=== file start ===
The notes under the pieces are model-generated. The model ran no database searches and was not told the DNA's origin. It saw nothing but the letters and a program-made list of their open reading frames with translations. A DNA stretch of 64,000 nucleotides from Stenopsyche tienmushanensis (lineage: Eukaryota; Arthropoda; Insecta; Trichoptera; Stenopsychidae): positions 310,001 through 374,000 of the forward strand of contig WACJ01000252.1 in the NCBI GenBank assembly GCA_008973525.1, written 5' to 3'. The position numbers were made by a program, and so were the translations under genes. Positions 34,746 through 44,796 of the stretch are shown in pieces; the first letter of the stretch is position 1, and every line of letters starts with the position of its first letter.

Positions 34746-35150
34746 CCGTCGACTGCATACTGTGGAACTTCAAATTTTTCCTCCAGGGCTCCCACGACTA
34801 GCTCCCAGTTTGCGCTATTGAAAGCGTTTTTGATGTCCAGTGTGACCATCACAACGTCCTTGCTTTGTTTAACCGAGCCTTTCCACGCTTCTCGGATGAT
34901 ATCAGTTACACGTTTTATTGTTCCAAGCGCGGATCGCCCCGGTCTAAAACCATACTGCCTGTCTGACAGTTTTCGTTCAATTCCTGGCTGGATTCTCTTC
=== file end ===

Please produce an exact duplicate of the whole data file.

The notes under the pieces are model-generated. The model ran no database searches and was not told the DNA's origin. It saw nothing but the letters and a program-made list of their open reading frames with translations. A DNA stretch of 64,000 nucleotides from Stenopsyche tienmushanensis (lineage: Eukaryota; Arthropoda; Insecta; Trichoptera; Stenopsychidae): positions 310,001 through 374,000 of the forward strand of contig WACJ01000252.1 in the NCBI GenBank assembly GCA_008973525.1, written 5' to 3'. The position numbers were made by a program, and so were the translations under genes. Positions 34,746 through 44,796 of the stretch are shown in pieces; the first letter of the stretch is position 1, and every line of letters starts with the position of its first letter.

Positions 34746-35150
34746 CCGTCGACTGCATACTGTGGAACTTCAAATTTTTCCTCCAGGGCTCCCACGACTA
34801 GCTCCCAGTTTGCGCTATTGAAAGCGTTTTTGATGTCCAGTGTGACCATCACAACGTCCTTGCTTTGTTTAACCGAGCCTTTCCACGCTTCTCGGATGAT
34901 ATCAGTTACACGTTTTATTGTTCCAAGCGCGGATCGCCCCGGTCTAAAACCATACTGCCTGTCTGACAGTTTTCGTTCAATTCCTGGCTGGATTCTCTTC